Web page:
Acute cholecystitis or choledocholithiasis with ascending cholangitis were also considered because of the short onset of fever associated with chills and rigors, upper abdominal pain, jaundice, neutrophilia, and a largely cholestatic liver biochemistry. However, Murphy's sign was negative, and abdominal scan showed normal hepatobiliary tree. In addition, absence of alcohol abuse and features of other risk factors like suppurative appendicitis effectively ruled out pyogenic liver abscess.

Nigeria is hyperendemic for acute hepatitis A to E viruses, and apart from hepatitis E virus whose antibody prevalence is unexpectedly highest in young adults, most cases occur in children, who are mostly asymptomatic, and lifelong immunity ensues as with hepatitis A infection. Hepatitis E outbreak may follow flooding, but our patient's hepatitis E IgM antibody may have been falsely positive [10], as substantial improvement of prodromal symptoms with appearance of jaundice, leucopenia instead of neutrophil leucocytosis, and markedly elevated liver transaminases in the range of 1000–2000 IU/L are seen in acute viral hepatitis [10].

A combination of fever, headache, myalgia, and hepatic dysfunction is also seen in rickettsial and Q fevers, as well as in brucellosis. Nigeria is not known to be endemic for most rickettsioses, and our patient lacked the appropriate exposures for these diseases.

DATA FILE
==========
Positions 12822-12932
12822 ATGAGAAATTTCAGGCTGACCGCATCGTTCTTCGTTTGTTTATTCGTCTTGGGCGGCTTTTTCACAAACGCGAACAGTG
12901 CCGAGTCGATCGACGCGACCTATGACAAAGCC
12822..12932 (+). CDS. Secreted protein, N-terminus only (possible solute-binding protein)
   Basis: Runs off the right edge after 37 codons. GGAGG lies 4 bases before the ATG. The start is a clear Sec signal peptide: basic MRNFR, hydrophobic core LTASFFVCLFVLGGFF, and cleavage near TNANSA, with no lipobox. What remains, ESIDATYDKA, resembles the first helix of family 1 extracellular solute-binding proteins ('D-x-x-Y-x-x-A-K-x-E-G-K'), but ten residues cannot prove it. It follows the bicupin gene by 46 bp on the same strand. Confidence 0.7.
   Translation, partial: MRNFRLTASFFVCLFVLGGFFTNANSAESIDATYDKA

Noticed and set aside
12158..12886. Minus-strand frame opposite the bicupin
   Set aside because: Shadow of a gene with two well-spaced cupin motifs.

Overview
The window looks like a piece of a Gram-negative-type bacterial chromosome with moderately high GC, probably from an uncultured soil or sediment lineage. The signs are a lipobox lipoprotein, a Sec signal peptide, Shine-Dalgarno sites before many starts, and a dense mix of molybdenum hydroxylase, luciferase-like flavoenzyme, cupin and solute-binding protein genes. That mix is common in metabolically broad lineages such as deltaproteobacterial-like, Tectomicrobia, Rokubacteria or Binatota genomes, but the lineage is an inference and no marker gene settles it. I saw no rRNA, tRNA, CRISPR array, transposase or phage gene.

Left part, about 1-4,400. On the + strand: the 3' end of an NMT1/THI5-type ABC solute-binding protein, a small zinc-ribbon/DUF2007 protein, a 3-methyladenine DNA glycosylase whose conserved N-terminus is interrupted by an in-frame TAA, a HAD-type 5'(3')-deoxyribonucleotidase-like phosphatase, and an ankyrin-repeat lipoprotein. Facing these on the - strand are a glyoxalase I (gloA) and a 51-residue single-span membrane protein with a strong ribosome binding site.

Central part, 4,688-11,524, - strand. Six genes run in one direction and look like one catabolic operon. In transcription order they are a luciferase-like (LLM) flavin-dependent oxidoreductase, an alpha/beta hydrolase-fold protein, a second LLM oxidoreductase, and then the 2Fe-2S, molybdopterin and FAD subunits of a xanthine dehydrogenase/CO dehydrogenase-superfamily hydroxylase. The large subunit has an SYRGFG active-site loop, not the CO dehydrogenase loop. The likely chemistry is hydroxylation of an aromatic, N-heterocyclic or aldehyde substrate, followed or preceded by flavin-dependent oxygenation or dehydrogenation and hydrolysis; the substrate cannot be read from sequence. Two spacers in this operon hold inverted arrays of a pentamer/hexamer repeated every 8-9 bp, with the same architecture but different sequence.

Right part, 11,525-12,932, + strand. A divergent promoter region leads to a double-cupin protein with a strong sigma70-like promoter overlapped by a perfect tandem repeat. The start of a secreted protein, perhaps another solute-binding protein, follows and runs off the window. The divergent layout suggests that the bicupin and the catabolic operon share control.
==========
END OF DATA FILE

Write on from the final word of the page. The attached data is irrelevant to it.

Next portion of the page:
Leptospirosis was considered a likely diagnosis based on the history of exposure to floodwaters contaminated by livestock and rats, and a prodromal flu-like syndrome associated with appearance of deep jaundice while still febrile. In leptospirosis, there is a disproportionate increase in conjugated bilirubin accompanied by modest elevations in transaminases which rarely exceed 200 IU/L because hepatic necrosis is uncommon [11].

What Are the Clinical Syndromes of Leptospirosis?

The incubation period is between 4–20 days, and infection is associated with a broad spectrum of severity, ranging from subclinical illness to two clinically recognizable syndromes—a self-limited systemic illness seen in approximately 90% of infections and a severe, potentially fatal illness accompanied by any combination of renal failure, liver failure, and pneumonitis with hemorrhagic diathesis [12], [13]. The virulence of the infecting leptospire and the host immune mechanisms appear to be important factors in the severity of illness.